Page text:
October 28th, 2021
Hight's Sabbatical Pictures

Part 40: June 2008 - Saaremaa Pt I


Muhu is connected by a bridge to the large island of Saaremaa. One of our first stops was to see the Kaali meteorite crater. A meteorite fell there a long time ago, making an impressive impression on the landscape.

Paula and I at the Kaali crater. The water level changes with the season. Apparently a fortification was once built around the rim of the crater, but none of that remains.

The largest city on the island is the town of Kuresaare, which boasts a well-preserved medieval castle. It was raining when we visited the castle, but it the fortifications are mostly intact, including a large moat, which you can partly see here.

A picture of the approach to the *inner* keep, complete with functioning portcullis. Inside the keep is an amazing museum of the history of the island.

Two campaigns were fought on the island during the second world war, both of which are well-chronicled in the museum. Of interest to me is how blunt the now-free Estonians are about their recent history vis-a-vis the former Soviet Union. The display pictured above about life on the island after the war is indicative.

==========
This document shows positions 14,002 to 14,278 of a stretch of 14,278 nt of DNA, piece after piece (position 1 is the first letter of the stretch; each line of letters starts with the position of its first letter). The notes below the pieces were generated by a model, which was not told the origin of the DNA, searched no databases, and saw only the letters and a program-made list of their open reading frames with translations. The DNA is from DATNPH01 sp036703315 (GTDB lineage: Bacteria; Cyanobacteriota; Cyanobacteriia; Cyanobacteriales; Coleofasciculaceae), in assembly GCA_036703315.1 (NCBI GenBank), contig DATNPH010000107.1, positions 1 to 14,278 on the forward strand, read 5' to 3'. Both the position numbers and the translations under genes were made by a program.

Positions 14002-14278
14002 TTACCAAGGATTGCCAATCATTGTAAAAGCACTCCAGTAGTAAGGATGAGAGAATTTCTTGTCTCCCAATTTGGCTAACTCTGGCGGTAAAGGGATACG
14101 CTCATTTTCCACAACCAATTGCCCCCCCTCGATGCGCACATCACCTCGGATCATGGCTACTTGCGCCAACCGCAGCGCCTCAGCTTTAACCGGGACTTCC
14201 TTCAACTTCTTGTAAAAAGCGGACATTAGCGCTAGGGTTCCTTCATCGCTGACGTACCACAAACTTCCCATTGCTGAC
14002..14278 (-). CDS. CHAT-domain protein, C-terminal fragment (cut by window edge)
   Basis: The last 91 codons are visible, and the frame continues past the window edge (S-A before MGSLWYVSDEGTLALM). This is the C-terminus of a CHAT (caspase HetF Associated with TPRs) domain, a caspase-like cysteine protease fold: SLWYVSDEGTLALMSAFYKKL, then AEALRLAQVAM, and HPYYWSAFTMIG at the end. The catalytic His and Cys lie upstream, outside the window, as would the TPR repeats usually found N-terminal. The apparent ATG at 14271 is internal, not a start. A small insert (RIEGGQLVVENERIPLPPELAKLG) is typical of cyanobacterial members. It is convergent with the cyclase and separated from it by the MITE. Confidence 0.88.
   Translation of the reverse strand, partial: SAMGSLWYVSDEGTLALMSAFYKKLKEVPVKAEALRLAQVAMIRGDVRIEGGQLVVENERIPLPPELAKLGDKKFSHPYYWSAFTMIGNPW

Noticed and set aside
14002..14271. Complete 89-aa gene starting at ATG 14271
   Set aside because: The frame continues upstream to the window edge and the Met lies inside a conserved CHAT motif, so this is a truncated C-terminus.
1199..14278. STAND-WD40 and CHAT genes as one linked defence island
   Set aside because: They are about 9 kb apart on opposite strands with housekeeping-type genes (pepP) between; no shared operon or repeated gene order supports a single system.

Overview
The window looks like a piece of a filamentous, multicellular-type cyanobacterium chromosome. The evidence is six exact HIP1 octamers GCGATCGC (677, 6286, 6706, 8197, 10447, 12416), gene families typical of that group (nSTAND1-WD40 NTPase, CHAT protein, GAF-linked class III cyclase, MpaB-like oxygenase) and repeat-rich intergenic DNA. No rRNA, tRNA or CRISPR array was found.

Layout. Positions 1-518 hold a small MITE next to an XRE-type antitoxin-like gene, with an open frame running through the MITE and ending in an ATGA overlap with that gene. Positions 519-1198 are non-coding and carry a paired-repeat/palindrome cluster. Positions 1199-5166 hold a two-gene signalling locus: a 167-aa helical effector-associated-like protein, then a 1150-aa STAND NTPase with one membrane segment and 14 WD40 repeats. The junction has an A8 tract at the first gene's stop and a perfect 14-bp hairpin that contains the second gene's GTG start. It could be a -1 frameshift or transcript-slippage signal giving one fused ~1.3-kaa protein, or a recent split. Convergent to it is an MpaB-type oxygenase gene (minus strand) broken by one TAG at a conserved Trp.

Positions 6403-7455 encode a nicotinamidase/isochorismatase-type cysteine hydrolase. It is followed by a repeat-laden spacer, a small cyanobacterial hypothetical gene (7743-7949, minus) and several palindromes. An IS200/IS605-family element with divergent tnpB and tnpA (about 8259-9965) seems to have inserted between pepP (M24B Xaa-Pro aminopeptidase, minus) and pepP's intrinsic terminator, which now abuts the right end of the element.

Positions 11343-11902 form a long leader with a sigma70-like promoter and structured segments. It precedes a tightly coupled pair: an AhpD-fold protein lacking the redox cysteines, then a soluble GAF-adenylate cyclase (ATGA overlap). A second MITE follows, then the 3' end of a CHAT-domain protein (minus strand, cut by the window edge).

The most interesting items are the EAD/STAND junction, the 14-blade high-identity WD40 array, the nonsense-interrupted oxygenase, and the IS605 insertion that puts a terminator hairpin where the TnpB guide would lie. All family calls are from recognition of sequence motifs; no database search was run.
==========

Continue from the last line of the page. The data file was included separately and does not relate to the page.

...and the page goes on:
During our visit there was also a song-festival going on. Estonians love to sing (they even have a chorus-equivalent of 'American idol' on prime-time television - and I have to say they are pretty good). The national connection with singing is deepened by the fact that Estonia used song festivals as a platform to push for their re-independence from the Soviet Union. In fact, the revolution that brought about independence in 1991 is known as the 'Singing Revolution.' Unlike the other Baltic states, Estonia achieved its independence without bloodshed and with surprisingly little violence.
   

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